Lifeguards were due to be deployed across Cornish beaches as of this weekend 28 March, but for the time being their familiar flags marking safe bathing areas, warning flags showing unsafe conditions, and their reassuring Lifeguards in vehicles and lookouts, will be missing.

Cornwall Council’s Cabinet Member for Environment and Public Protection, Rob Nolan, says: “Like the advice around Covid itself, this means extra vigilance by the public in order to remain safe.”

“Our beaches are open, though you must not make unnecessary journeys to them, or congregate on them. But be aware that there will no longer be Lifeguards keeping an eagle eye out for people in danger or in need of rescue. Social distancing also means that people will be dispersed, and in general there will be fewer people around to spot anyone who needs help. Inevitably some experienced swimmers and surfers may still want to go into the sea. Leisure centres are also closed, so swimming pools will not be offering a safer alternative.”

“I urge beach users and walkers, and in particular parents, to be extra vigilant while there are no Lifeguards in place. Parents may be in charge of only one member of their household. We must follow the Government’s anti-virus guidelines, but if we choose to use the beaches for our daily exercise we all have to take responsibility for our own safety in the water. Heed warning signs advising of local hazards, check tide times to avoid being cut off, and look at weather conditions before setting out into, or onto, the sea.”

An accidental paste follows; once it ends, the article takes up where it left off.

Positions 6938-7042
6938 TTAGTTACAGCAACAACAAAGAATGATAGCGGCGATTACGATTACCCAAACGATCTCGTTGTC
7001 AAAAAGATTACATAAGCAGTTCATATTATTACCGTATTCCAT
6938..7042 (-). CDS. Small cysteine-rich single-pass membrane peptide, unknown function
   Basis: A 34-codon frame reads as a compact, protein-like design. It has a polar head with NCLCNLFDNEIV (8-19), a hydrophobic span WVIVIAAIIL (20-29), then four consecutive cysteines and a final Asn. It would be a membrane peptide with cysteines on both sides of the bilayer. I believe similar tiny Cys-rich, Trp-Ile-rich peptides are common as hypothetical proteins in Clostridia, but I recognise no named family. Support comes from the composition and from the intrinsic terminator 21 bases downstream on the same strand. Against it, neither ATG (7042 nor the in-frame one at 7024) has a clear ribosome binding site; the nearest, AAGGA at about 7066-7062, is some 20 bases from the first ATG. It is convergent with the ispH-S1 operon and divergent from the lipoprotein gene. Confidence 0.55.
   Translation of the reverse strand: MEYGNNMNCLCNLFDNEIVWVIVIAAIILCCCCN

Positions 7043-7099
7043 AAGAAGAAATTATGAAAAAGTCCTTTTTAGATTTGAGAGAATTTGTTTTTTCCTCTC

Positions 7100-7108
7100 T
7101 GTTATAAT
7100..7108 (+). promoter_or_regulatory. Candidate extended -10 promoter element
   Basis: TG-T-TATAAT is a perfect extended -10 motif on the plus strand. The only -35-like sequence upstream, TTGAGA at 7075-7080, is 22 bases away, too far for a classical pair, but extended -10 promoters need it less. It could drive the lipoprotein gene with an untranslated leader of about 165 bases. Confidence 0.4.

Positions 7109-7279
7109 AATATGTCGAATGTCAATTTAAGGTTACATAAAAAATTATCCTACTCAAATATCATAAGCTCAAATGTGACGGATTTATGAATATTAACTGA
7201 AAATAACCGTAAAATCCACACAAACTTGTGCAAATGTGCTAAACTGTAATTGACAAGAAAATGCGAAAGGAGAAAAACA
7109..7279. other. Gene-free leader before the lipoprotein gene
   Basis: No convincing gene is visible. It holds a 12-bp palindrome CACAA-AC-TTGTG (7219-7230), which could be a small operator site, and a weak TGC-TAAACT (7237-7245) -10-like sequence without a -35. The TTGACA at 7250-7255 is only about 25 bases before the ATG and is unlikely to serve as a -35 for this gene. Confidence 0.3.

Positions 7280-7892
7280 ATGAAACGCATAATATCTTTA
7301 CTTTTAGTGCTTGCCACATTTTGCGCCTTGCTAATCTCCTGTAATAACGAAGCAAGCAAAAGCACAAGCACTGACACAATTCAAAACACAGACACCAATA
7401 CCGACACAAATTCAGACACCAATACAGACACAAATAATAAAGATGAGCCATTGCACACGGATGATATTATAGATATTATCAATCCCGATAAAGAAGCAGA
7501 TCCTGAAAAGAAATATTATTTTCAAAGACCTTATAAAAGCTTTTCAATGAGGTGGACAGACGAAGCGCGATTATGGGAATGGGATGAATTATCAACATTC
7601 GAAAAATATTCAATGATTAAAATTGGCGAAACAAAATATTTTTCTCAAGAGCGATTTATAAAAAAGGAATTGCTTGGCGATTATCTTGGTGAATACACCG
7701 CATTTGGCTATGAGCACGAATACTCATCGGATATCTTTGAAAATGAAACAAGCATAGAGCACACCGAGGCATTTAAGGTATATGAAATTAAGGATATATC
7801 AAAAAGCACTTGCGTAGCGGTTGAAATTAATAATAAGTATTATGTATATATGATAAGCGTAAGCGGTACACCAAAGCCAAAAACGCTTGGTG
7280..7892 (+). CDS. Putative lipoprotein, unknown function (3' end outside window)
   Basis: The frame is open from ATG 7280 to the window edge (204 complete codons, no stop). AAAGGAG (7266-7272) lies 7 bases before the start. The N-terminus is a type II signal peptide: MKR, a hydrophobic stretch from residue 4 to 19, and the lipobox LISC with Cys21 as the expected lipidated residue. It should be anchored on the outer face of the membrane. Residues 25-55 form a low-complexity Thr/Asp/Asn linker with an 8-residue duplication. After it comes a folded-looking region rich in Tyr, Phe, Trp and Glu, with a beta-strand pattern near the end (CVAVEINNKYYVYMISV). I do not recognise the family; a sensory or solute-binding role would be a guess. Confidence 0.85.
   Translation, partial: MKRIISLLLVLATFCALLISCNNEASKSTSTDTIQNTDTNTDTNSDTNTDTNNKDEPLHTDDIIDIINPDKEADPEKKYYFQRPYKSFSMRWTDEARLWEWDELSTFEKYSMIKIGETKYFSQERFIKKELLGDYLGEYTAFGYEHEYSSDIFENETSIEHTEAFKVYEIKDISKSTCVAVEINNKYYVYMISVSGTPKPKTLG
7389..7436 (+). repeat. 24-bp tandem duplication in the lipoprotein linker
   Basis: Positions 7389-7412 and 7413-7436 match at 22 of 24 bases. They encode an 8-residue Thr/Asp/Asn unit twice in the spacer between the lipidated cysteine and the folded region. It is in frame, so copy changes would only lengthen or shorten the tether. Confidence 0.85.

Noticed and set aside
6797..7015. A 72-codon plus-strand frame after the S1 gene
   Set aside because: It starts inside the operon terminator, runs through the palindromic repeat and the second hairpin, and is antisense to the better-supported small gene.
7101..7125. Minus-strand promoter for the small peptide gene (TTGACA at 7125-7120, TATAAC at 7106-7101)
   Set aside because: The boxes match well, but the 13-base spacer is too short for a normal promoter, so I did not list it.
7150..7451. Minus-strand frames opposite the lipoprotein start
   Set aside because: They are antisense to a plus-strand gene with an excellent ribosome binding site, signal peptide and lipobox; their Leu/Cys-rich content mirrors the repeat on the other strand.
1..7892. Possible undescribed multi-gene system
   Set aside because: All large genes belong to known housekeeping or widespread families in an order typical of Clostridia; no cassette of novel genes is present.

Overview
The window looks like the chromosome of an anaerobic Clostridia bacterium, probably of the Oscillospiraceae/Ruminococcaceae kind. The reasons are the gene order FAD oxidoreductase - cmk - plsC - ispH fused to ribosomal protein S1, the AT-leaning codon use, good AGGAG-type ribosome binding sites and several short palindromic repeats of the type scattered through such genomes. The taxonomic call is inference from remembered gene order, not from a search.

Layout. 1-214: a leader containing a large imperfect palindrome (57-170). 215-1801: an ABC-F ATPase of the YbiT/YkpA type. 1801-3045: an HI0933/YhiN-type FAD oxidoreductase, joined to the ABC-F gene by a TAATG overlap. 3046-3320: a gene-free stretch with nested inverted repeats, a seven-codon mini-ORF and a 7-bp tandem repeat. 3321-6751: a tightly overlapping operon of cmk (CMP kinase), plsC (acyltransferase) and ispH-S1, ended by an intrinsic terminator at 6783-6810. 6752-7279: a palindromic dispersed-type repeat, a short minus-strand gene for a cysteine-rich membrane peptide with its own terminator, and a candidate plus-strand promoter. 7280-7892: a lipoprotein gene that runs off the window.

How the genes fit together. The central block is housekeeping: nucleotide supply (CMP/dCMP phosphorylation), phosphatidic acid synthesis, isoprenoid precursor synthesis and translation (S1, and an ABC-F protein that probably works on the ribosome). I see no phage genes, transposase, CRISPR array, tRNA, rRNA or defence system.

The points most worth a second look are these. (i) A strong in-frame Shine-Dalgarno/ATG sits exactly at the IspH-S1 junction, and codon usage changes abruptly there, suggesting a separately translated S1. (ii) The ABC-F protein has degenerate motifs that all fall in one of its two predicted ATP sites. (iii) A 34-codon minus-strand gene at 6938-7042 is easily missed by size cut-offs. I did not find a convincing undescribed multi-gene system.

It is important to note that the RNLI's Lifeboat stations remain on service. The RNLI says it is working towards providing a peak summer season service, if the situation with Covid 19 at that time allows it.

But for now, it falls to every individual to use the beaches and the sea as safely as possible.

Cornwall Council’s Countryside Services team is in regular contact with the RNLI and will notify everyone as soon as they have a clear indication of Lifeguard services being resumed.

Categories: Cornwall

Help for Cornwall businesses through the Covid-19 pandemic

Wed, 03/25/2020 - 18:21

Following on from our commitment to clarify with government what help would be available for struggling businesses, Cornwall Council has now received further information about how the schemes for Local Authority Business Rate Grants to Businesses will be made available.

The Council expects to receive the grant funding from government in early April, at which time it will be made available immediately to struggling businesses. There is no need to apply or to contact the Council.

Whilst the details of the scheme are still being finalised, the Council is committed to getting advice and information to all businesses as soon as possible and is able to advise businesses that:

The Small Business Grant Fund (SBGF) will be available for all businesses in receipt of Small Business Rate Relief (SBRR) or Rural Rate Relief (RRR). Businesses will receive £10,000. There are approx. 19,500 Cornish businesses in this category.

The Retail, Hospitality and Leisure Grant (RHLG) will be available to those businesses in receipt of the Expanded Retail Discount (there are 5,600 Cornish businesses in this category) as follows: